With the Games just a day away, planes to Sochi are packed, hotels sold out, excitiment pumped up into the air of Russia's southern resort. But what if your decision to come and join the crowd is so fresh you don't know where to run and what to do to be able to enjoy the historic event. Here is a short guide to help you have an enjoyable experience during the Games in Sochi in February 7-23.
To get there
The cheapest way to get to Sochi from Russia's capital is by Aeroflot special flights to Sochi. Aeroflot is the biggest and the best known Russian air carrier. They've set up a special schedule of Sochi flights that take off every couple of hours for a very special price of around 70 US dollars to fly one way. To make the experience more authentic, they will even treat you will small Sochi 2014 souvenirs to make sure you are all excited about your destination.
However, most of their tickets, especially for the first week of the Games, are probably already sold out. Your budget-conscious second option would be a train ride, 100 dollars to travel one way, but it will take at least a full day before it gets to where the plane flies in 2 hours.
Car rides are unfortunately not an option, since the authorities have enforced a special regime in the region for the period of time between January 7th and April 17 when you can only enter the resort area with a special permit. Private transportation inside of Sochi is also very limited and if you dare to break the rules, you’ll get an immediate 150 dollar fine. But the good news is – visitors as well as the local residents can fully rely on public transportation – it runs really well inside of Sochi.
To get around
Sochi is a very stretched out city sort of squeezed between the sea and the mountains. To ensure efficient communication, the authorities have settled a next-to-perfect public transportation system. You can take a bus ride for around 1,5 dollars to nearly everywhere in the city. The most important hubs like the sea port, the airport and the Olympic venues are linked with a railroad, where you can take a very enjoyable ride for around 3,5 dollars. Or you can get free rides all day long in case you own a ticket for the games on the date of your travel.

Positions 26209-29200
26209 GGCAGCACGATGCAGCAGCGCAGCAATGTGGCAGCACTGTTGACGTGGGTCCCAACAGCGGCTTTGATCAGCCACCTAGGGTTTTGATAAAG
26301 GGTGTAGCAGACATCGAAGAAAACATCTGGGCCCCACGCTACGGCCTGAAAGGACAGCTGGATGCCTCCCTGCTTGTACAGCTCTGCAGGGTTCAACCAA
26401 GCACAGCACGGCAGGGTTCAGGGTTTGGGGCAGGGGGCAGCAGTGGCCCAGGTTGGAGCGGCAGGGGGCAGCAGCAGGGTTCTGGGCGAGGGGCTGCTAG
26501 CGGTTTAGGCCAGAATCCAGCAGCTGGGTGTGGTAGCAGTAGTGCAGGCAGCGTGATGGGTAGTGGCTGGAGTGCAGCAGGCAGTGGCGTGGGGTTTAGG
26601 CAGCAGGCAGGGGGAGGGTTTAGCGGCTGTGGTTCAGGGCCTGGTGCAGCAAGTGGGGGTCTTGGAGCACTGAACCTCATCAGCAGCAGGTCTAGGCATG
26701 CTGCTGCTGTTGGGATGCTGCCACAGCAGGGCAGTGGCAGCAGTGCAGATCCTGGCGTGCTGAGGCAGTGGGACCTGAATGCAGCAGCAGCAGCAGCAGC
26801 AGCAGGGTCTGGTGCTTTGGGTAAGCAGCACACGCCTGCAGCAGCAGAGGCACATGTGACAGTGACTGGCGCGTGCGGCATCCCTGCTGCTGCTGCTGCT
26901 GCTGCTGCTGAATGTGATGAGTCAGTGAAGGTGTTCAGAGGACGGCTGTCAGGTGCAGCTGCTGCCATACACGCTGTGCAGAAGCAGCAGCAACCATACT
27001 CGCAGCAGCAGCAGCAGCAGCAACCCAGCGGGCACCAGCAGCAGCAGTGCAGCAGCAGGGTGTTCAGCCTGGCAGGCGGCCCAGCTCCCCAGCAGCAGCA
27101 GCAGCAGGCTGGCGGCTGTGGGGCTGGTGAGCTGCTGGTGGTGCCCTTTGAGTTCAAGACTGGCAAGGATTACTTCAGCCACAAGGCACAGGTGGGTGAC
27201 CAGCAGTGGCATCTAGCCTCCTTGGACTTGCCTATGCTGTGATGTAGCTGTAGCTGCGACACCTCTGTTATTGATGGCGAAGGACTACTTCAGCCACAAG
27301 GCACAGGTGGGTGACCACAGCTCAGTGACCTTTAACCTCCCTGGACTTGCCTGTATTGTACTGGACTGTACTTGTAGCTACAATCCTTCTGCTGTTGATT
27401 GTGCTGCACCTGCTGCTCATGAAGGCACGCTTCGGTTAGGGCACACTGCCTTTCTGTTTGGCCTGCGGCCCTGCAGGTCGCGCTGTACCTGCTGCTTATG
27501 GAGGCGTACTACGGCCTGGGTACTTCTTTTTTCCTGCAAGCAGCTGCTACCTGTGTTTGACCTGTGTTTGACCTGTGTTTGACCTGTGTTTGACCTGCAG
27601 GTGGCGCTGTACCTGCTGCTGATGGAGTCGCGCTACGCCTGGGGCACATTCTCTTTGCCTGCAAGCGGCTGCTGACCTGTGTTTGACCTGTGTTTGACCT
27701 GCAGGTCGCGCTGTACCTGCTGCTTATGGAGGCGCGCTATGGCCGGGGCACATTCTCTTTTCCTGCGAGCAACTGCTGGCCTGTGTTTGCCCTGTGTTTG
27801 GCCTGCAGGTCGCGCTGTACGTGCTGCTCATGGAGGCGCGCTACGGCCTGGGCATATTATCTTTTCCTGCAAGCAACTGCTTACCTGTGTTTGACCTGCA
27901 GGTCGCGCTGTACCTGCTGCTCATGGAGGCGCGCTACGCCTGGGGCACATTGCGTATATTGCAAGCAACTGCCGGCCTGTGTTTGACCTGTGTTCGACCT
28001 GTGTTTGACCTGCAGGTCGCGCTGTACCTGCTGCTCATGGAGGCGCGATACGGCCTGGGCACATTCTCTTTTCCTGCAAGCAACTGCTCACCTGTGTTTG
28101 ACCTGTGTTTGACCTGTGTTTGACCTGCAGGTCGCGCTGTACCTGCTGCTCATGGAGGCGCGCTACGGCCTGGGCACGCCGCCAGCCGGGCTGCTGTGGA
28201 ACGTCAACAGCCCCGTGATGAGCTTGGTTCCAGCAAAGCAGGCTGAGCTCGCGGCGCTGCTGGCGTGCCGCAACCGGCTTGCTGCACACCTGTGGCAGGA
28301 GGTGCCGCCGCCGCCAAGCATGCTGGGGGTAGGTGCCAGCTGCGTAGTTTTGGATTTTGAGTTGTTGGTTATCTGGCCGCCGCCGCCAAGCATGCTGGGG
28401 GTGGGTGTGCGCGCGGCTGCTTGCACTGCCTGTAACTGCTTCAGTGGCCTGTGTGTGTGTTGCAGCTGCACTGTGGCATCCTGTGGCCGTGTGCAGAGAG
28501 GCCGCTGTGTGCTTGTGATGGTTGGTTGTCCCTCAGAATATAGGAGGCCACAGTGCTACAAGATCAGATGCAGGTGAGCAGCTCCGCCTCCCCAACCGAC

Something to keep in mind – plan your time carefully since the security checks are heavy around the city. You will most likely be requested to put your stuff through the scanner every time you enter a station and you can miss your train while waiting in the lines for a check. Don’t worry though, the next train will be coming no later than within half an hour.
To be able to move around the Sochi area, you will also need a so called ‘spectator pass’. It is processed after you purchase tickets for the games and it is your main document while visiting. You haven’t got one yet? Go to pass.sochi2014.com and order yourself a copy. Unfortunately, the failure to comply may end up destroying your fun time in the Olympic zone.
Where to stay
Sochi is offering a lot of hotel, hostel and private housing options just like everywhere else in the world. The hotel prices are state controlled to prevent for them to go through the roof. The maximum price cannot be higher than around 400 dollars per night, with some more luxurious exceptions. And average room will cost you a little less than $150. On the most budget-conscious end, you can rent a cabin on a ship for around 50 dollars a night. And you can always make use of services like airbnb.com.
While booking a place, make sure you understand how stretched the city is and don’t end up so far away from the Olympic venues it’s not fun any more.
When it comes to the tickets to go see the competitions, there is quite a variety of options for a whole range of prices. The opening and closing ceremonies will be costly – in the range of over 1,500 dollars, but probably very worth seeing. Whoever hopes to see hockey stars on ice, may also want to pay more since all the cheaper options are long gone. There is a rumored promise though that cheaper tickets will go on sale prior to each event, but that’s where you have to get smart and lucky. The same is about figure skating, so far the cheapest tickets bearing 300 dollar price tags.
However, there are still plenty of chances for a cheaper but no less fascinating show. Short track, skeleton, bobsleigh, curling – with tickets for 13-90 dollars a piece - will bring you a lot of Olympic joy without destroying your budget.
What to eat
The organizers promise nobody will remain hungry during the games. Over 200 mobile eateries are open right at the Olympic venues, the same number is permanently stationed there as well. Not to mention the considerable amount of dining places for all budgets, scattered around the city.